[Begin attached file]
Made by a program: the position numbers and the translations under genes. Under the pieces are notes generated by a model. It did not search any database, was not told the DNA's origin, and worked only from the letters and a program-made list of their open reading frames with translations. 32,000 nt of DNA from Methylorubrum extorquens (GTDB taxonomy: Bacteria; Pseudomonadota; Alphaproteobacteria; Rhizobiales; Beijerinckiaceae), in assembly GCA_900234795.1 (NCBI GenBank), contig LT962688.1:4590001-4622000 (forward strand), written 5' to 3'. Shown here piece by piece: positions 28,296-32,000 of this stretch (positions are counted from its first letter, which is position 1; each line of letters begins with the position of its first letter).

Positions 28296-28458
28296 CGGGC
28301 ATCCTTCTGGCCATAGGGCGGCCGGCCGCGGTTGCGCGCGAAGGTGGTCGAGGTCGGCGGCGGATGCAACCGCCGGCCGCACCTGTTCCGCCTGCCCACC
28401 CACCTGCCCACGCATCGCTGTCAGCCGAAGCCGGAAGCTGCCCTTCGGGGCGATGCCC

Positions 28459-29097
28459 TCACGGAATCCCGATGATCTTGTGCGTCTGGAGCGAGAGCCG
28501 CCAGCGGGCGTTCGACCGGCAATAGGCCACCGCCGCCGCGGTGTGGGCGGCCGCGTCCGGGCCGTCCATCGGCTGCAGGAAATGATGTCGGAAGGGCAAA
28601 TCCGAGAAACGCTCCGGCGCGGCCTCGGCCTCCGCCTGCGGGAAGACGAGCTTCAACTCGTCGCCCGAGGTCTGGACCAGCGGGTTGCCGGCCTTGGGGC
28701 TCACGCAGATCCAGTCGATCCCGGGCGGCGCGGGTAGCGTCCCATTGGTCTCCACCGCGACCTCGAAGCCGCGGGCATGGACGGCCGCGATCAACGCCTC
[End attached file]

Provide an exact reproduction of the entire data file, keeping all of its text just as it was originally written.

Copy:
Made by a program: the position numbers and the translations under genes. Under the pieces are notes generated by a model. It did not search any database, was not told the DNA's origin, and worked only from the letters and a program-made list of their open reading frames with translations. 32,000 nt of DNA from Methylorubrum extorquens (GTDB taxonomy: Bacteria; Pseudomonadota; Alphaproteobacteria; Rhizobiales; Beijerinckiaceae), in assembly GCA_900234795.1 (NCBI GenBank), contig LT962688.1:4590001-4622000 (forward strand), written 5' to 3'. Shown here piece by piece: positions 28,296-32,000 of this stretch (positions are counted from its first letter, which is position 1; each line of letters begins with the position of its first letter).

Positions 28296-28458
28296 CGGGC
28301 ATCCTTCTGGCCATAGGGCGGCCGGCCGCGGTTGCGCGCGAAGGTGGTCGAGGTCGGCGGCGGATGCAACCGCCGGCCGCACCTGTTCCGCCTGCCCACC
28401 CACCTGCCCACGCATCGCTGTCAGCCGAAGCCGGAAGCTGCCCTTCGGGGCGATGCCC

Positions 28459-29097
28459 TCACGGAATCCCGATGATCTTGTGCGTCTGGAGCGAGAGCCG
28501 CCAGCGGGCGTTCGACCGGCAATAGGCCACCGCCGCCGCGGTGTGGGCGGCCGCGTCCGGGCCGTCCATCGGCTGCAGGAAATGATGTCGGAAGGGCAAA
28601 TCCGAGAAACGCTCCGGCGCGGCCTCGGCCTCCGCCTGCGGGAAGACGAGCTTCAACTCGTCGCCCGAGGTCTGGACCAGCGGGTTGCCGGCCTTGGGGC
28701 TCACGCAGATCCAGTCGATCCCGGGCGGCGCGGGTAGCGTCCCATTGGTCTCCACCGCGACCTCGAAGCCGCGGGCATGGACGGCCGCGATCAACGCCTC